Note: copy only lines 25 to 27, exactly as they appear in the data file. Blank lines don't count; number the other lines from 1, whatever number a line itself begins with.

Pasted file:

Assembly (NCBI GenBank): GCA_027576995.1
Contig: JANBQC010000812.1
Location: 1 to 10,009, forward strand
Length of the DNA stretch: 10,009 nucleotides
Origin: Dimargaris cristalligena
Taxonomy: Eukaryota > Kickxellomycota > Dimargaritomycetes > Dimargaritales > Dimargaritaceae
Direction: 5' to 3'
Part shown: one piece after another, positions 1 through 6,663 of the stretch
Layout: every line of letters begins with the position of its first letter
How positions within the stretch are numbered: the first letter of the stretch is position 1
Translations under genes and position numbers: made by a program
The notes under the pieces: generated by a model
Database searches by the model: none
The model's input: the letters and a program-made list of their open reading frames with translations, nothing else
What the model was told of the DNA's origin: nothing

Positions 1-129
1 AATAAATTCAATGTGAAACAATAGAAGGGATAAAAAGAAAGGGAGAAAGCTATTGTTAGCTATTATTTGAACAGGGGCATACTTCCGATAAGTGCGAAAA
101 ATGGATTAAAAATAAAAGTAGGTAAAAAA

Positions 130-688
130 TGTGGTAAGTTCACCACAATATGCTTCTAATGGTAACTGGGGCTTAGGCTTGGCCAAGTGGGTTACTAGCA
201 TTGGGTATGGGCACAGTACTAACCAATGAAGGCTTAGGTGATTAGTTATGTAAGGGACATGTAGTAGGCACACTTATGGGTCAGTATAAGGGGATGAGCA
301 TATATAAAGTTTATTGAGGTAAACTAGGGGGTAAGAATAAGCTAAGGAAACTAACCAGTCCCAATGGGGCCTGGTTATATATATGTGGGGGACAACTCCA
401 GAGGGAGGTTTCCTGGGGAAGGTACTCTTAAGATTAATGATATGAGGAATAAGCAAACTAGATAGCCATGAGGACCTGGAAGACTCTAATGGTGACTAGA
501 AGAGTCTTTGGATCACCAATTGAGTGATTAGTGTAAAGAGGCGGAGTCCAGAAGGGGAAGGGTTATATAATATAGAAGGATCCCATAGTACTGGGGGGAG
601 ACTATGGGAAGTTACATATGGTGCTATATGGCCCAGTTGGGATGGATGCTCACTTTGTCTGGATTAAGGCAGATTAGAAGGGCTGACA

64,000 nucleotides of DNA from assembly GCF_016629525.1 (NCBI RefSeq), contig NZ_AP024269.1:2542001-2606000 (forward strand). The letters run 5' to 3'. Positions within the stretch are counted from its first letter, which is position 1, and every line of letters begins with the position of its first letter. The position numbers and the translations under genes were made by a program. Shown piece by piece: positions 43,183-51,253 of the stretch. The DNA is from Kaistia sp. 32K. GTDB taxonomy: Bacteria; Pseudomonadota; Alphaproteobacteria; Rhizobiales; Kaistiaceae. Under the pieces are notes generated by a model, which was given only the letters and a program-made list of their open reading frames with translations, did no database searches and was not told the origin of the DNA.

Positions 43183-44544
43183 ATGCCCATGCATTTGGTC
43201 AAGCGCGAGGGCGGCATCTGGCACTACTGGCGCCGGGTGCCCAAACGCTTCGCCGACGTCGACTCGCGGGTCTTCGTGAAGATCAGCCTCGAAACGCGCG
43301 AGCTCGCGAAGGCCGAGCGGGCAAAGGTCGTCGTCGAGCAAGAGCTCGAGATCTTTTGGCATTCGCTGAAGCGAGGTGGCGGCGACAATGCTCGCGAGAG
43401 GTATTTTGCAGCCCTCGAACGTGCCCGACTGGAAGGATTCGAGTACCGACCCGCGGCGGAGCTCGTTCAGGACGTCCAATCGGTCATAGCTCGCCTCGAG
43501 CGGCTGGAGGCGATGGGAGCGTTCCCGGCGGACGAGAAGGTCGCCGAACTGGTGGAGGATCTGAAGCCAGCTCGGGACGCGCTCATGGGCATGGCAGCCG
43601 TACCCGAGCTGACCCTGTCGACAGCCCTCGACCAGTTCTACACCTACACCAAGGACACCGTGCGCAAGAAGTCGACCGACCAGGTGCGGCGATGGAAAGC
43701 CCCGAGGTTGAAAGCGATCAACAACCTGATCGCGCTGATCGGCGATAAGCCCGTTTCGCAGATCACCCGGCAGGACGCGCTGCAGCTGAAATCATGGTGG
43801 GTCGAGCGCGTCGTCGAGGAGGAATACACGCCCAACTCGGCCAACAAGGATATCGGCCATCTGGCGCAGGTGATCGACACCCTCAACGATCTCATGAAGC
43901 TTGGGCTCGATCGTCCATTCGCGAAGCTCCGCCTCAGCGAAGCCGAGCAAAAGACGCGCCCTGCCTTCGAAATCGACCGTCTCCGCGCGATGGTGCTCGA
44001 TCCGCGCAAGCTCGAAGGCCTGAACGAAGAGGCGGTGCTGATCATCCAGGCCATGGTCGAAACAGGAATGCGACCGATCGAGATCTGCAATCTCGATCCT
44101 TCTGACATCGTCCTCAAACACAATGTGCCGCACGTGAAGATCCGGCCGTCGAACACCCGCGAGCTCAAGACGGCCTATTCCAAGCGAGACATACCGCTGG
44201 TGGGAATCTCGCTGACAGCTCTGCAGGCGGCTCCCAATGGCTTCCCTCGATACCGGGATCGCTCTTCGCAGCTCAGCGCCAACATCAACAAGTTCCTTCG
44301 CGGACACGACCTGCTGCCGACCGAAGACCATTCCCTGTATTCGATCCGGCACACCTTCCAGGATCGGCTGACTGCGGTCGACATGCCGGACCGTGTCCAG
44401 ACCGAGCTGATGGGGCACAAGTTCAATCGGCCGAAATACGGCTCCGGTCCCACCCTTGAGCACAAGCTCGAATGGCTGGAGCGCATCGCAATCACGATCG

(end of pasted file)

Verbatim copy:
601 ACTATGGGAAGTTACATATGGTGCTATATGGCCCAGTTGGGATGGATGCTCACTTTGTCTGGATTAAGGCAGATTAGAAGGGCTGACA

64,000 nucleotides of DNA from assembly GCF_016629525.1 (NCBI RefSeq), contig NZ_AP024269.1:2542001-2606000 (forward strand). The letters run 5' to 3'. Positions within the stretch are counted from its first letter, which is position 1, and every line of letters begins with the position of its first letter. The position numbers and the translations under genes were made by a program. Shown piece by piece: positions 43,183-51,253 of the stretch. The DNA is from Kaistia sp. 32K. GTDB taxonomy: Bacteria; Pseudomonadota; Alphaproteobacteria; Rhizobiales; Kaistiaceae. Under the pieces are notes generated by a model, which was given only the letters and a program-made list of their open reading frames with translations, did no database searches and was not told the origin of the DNA.

Positions 43183-44544